BRISTOL, Tenn. (AP) -- Steve Park's boss, nine-time Bristol champion Dale Earnhardt, is a hard man to please. And Park knows that he and his team haven't done a lot of pleasing the past three seasons.
Park's Chevrolet Monte Carlo has come close to success since jumping to Winston Cup for Earnhardt three seasons ago. But Earnhardt is someone so driven that he plowed through Terry Labonte at this track in August to gain victory instead of settle for second.
Close to success is just not what The Intimidator is about.
''Sometimes if you get just a half a smile from him, you know you're doing good,'' said Park, who won his first Winston Cup pole and will start out front for Sunday's Food City 500. ''If you do something wrong, you're out on the farm on a tractor baling hay in the hot sun.''
The race Sunday at the .533-mile layout, considered one of the slipperiest in NASCAR, is the circuit's first short track stop.
Park took the pole in Earnhardt fashion, smashing Rusty Wallace's year-old qualifying record by more than a tenth of a second.
After, Earnhardt, who qualified 11th, spoke with Park about the pole win and urged him to keep it up.
''I was glad to see him hang on,'' Earnhardt said.
Park said the Winston Cup circuit, especially for a young team like his, can be grueling. Relationships you expect to happen with crew members take time -- or don't ever -- develop. Just when something clicks, a key person or component goes elsewhere.
All of it under the pulsing, impatient glare of Earnhardt.
''I still felt like a rookie through a lot of last year,'' said Park, who closed the season by qualifying second at the NAPA 500 in Hampton, Ga., four months ago.
Crew chief Paul Andrews, who has worked with other young drivers like the late Alan Kulwicki and Jeremy Mayfield, settled Park down during the offseason and told him to see how close they were to breaking through.
''This would be a good solid year to come out of the gate, with the same crew chief, a driver with a little more experience, good cars and good motors,'' Park said.
Park has never had much luck at Bristol. His best start in three previous races was 34th. He needed a provisional to make the Goody's 500 field seven months ago and his top finish was 23rd at the Food City 500 in 1999.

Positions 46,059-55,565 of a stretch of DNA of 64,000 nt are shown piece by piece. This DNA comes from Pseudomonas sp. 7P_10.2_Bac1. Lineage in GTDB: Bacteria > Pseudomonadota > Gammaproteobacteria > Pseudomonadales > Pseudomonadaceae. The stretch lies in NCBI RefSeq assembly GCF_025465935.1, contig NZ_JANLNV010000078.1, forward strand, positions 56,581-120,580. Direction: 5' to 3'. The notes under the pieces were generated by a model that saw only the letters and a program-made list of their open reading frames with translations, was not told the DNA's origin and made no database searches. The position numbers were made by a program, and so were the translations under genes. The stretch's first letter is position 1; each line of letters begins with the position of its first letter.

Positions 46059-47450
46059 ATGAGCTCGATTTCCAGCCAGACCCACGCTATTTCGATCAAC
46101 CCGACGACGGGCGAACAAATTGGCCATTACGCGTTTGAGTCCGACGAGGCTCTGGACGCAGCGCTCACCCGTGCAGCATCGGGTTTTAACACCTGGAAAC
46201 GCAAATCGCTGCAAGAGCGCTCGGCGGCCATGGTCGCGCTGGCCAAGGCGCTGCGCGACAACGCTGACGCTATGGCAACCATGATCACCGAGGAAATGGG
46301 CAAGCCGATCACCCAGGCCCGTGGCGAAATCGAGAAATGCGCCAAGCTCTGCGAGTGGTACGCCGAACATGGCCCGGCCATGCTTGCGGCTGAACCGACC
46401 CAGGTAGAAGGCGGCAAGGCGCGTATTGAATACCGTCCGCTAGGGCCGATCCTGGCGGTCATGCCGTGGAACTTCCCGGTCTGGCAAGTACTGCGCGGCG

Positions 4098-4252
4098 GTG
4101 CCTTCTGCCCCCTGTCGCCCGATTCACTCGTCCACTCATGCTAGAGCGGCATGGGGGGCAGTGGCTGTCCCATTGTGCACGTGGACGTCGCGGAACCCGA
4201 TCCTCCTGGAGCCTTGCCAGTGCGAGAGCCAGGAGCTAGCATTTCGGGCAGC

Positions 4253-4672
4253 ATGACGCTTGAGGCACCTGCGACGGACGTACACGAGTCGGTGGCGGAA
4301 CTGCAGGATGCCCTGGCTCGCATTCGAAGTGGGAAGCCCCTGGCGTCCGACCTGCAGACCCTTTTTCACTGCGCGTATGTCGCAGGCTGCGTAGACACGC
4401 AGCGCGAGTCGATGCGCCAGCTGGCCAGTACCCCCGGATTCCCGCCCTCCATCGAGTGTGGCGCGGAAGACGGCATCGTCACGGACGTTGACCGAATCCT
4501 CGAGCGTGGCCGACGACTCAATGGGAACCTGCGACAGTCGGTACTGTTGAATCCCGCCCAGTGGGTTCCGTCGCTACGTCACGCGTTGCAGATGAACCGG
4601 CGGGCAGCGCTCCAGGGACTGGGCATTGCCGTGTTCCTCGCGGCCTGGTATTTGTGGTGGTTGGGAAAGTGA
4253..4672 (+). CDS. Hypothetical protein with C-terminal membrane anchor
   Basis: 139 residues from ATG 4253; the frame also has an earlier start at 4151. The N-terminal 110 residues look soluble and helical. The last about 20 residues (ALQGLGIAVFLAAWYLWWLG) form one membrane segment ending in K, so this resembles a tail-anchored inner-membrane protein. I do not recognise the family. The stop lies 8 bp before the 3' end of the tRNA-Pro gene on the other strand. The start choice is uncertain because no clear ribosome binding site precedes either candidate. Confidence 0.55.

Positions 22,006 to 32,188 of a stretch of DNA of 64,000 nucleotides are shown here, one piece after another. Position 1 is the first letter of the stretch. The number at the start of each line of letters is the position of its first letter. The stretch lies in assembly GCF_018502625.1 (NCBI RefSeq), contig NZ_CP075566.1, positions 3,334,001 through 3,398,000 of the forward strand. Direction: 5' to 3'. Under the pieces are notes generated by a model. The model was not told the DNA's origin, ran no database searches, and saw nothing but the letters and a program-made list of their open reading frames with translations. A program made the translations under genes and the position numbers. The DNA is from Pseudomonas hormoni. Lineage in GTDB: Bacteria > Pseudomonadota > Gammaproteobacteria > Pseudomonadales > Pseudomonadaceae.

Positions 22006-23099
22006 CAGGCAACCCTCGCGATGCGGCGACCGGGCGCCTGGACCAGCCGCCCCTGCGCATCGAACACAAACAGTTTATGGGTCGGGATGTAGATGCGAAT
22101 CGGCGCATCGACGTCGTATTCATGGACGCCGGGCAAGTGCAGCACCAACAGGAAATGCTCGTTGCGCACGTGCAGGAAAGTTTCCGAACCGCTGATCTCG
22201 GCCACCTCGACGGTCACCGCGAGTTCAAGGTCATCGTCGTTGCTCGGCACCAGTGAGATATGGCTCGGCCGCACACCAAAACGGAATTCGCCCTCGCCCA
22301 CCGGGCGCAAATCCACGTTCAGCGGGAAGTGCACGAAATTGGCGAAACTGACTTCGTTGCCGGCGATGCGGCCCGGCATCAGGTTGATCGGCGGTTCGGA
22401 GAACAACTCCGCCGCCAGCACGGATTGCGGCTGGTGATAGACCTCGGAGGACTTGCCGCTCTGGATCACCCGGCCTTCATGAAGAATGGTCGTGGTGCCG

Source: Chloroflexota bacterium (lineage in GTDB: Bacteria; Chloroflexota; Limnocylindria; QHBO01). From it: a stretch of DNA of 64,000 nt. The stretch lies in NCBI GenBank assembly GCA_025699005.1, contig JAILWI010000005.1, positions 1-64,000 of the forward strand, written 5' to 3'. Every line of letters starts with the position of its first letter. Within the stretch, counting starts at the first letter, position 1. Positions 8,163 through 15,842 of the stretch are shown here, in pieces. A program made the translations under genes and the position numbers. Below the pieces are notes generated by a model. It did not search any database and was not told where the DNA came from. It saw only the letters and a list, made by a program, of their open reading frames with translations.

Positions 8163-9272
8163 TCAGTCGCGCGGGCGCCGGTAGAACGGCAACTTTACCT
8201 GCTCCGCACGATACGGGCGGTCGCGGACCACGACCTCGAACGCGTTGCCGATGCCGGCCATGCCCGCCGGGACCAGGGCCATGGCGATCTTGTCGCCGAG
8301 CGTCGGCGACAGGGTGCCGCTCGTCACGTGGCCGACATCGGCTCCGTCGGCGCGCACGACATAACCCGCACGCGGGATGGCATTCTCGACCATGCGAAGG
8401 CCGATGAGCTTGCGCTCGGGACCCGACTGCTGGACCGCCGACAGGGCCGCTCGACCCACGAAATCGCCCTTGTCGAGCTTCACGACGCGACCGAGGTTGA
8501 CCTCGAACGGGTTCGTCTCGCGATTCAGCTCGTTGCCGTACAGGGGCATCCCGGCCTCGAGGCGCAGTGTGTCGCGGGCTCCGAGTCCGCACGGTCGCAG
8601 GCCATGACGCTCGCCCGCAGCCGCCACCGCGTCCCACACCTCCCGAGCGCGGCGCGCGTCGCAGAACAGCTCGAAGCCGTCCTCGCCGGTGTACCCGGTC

''I'm telling you, to go around here in 15 seconds, you've got to have a good car that you can concentrate on driving,'' Park said.
He'll have to do with some of the best in the business at his heels. Kenny Wallace, a past pole winner here, will start alongside. Four-time Bristol winner Jeff Gordon is third, followed by Earnhardt's teammate Mike Skinner, last week's Mall.com 400 champ Ward Burton, seven-time Bristol king Wallace and Labonte, the victim of Earnhardt's aggressive pass in August.
Labonte said he's put the past behind and hopes to be around at the end to fight for a lead.
''I don't worry too much about what happened then,'' Labonte said. ''You have to keep you mind on the race.''
There could be a lot of Earnhardt connections in that final sprint over Bristol's 36-degree banks. Besides Papa Dale going for his 10th victory here, Park's teammate, rookie Dale Earnhardt Jr., will start from the 12th slot.
Dale Jr. says since his father won two weeks ago in Hampton, Ga., he's fooling with old cars and ''doing things that he used to do five years ago and thought he didn't care very much about anymore. That's good to see.''
Imagine how charged up Earnhardt would be if Park could duplicate Rusty Wallace's win from the pole of a year ago.
''They've stuck it out with me, I've stuck it out with them,'' Park said. ''Greatness is expected. Dale Earnhardt is a winner and he's put everybody in place to make this team a winner. Now, we just have to go out and win.''
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